What’s the real source of these types of issues? Well, according to a recent Glance survey, only 30% of customer service professionals think their company provides sufficient resources for them to effectively do their job. And as if things couldn’t get any worse, there’s this fact: “After a poor customer experience, more than a quarter of consumers posted a negative comment on a social networking site…”

Uh-oh. Now things are going south all too quickly. You don’t want unhappy customers to tell their friends. Your company’s brand will soon feel the pain.

Let’s see what we can do to rectify the situation. Let’s imagine that in the next scenario the customer service agent is supported by cobrowsing.

3. A prospect searches a business website for information

A prospect is searching the a website for information about their products and services. About one minute into his search, a chat box appears asking if he needs help. He clicks yes.

After describing his problem to the agent via chat, it becomes apparent to the agent that the customer requires further assistance. The customer is prompted to click a button to open a cobrowse session. Voila! The prospect and agent are looking at the same web page as seen from the customer’s vantage point.

Now that they are in a cobrowse session, the agent—with confidence and ease—guides the customer to where he needs to go.

“Do you see the information you need?” the agent inquires as he highlights in red the area which interests the customer.

“Yes, great, thanks,” says the customer gleefully.

The customer is happy since he found what he needed quickly and easily. The agent feels good too since he knows he helped resolve the customer’s issue. The agent’s manager is pleased because the call was handled quickly since no time was spent simply describing where the customer should go, and hoping he was able to get there. Moreover, the manager knows there won’t be a need for this customer to call back with the same question since it has clearly been resolved. You can even include the company’s bottom line in this happy moment because with this small investment in technology, the company is saving money as well as time.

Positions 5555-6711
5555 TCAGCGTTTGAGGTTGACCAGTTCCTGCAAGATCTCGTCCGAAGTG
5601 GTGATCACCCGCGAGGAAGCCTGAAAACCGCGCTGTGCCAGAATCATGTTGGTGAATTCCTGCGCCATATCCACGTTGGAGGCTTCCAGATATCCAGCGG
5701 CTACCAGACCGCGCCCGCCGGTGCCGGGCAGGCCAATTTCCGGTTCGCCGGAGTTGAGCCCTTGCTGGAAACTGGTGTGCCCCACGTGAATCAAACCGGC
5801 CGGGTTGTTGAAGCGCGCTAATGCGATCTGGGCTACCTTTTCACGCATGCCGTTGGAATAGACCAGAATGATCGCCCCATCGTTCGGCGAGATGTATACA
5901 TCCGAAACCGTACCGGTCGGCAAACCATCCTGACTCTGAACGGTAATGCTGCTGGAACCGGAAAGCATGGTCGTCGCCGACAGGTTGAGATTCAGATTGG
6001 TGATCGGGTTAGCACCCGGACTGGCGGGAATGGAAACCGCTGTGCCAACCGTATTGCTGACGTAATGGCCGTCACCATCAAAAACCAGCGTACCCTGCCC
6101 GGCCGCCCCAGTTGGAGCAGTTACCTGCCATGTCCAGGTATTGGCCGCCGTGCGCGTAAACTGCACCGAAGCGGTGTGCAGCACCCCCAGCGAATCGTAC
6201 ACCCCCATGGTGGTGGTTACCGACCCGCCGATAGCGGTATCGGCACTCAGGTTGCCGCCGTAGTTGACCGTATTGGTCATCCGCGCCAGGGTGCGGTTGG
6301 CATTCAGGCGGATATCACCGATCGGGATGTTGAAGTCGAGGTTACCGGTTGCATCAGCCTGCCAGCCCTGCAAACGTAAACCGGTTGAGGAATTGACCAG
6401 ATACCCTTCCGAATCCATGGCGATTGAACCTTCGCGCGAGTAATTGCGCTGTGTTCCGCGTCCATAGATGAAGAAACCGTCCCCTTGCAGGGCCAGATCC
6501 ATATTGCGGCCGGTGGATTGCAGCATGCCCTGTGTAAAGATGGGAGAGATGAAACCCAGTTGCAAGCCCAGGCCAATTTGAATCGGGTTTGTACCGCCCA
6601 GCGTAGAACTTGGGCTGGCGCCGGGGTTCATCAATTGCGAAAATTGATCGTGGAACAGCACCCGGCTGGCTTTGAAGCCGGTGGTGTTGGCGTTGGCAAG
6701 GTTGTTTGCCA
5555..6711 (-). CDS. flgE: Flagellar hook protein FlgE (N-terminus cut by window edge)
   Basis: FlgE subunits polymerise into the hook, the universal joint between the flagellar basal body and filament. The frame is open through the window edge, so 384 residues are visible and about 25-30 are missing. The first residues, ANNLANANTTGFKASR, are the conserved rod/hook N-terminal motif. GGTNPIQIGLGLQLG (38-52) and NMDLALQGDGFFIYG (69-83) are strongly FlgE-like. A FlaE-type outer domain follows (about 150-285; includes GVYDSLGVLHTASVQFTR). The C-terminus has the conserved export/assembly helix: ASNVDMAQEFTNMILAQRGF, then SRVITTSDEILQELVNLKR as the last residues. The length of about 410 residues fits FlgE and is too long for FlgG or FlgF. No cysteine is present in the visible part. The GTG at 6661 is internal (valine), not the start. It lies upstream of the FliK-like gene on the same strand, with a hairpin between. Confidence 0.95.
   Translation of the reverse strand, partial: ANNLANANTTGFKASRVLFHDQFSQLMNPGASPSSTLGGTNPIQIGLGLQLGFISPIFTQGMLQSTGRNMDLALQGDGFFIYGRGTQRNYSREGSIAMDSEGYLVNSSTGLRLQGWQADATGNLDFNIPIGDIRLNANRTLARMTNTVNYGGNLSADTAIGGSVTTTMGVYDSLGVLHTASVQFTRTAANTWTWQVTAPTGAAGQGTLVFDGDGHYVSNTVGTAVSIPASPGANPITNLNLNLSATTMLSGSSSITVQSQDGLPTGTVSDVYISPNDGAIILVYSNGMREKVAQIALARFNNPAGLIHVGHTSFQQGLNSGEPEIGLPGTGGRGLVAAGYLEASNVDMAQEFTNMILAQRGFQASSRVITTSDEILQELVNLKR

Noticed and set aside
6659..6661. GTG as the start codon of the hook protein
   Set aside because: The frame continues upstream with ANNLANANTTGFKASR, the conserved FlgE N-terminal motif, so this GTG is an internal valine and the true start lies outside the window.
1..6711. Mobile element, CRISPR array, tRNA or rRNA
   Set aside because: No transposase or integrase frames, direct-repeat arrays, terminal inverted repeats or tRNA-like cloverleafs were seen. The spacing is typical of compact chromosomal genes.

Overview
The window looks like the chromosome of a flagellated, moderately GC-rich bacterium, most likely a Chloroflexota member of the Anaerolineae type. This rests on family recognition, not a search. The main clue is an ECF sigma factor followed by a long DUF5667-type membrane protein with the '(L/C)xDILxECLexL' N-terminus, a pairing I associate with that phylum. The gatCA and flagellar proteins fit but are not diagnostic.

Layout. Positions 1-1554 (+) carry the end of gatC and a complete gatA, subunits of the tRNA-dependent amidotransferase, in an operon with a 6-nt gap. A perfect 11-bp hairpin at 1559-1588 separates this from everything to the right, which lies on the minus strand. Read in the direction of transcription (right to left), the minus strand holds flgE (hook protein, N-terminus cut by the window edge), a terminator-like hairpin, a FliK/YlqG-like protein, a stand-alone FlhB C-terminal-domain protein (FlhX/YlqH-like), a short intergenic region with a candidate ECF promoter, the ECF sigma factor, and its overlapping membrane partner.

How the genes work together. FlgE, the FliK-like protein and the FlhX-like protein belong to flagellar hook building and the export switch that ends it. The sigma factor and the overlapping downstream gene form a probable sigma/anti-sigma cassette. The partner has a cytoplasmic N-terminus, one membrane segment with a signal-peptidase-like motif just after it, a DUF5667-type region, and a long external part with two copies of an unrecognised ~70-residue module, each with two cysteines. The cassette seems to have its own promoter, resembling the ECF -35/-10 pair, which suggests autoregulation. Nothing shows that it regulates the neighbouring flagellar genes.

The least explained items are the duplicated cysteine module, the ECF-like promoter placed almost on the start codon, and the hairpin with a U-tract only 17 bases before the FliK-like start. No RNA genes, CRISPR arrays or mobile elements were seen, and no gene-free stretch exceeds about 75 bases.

Read: The Shocking ROI of Improving Customer Service

Seeing is believing

We are all shooting for our customers and agents to feel as satisfied as this last agent and customer! Don’t let a breakdown in communication ruin the customer’s experience or the agent’s morale and confidence. Equip your contact center agents with the resources they need to offer a positive customer experience when interacting with your company online.

Do so, and the next time your customer service agent asks if the customer sees what he sees, the answer will always be a definite “Yes!”

Ready to learn more about how cobrowsing can benefit your contact center? Download the free Aberdeen research paper: Cobrowsing: Guide Customers to Grown Your Own Success.

Cobrowsing Guide to Customer Success - Glance Networks

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About Glance Networks

Glance helps enterprise organizations create the ultimate customer experience with smart, omni-channel visual engagement solutions based around integrated cobrowse, screen share, and one-way agent video. We are one of the world’s simplest, most reliable and secure platforms that enable companies to see, show and share anything online, creating a frictionless path to great experiences in sales, support and customer service. The result is improved customer satisfaction and loyalty, increased revenue growth and operational savings. From financial services and healthcare to retail and travel and leisure, even the most advanced technology and SaaS organizations – we transform the customer experience for today’s business. Learn More »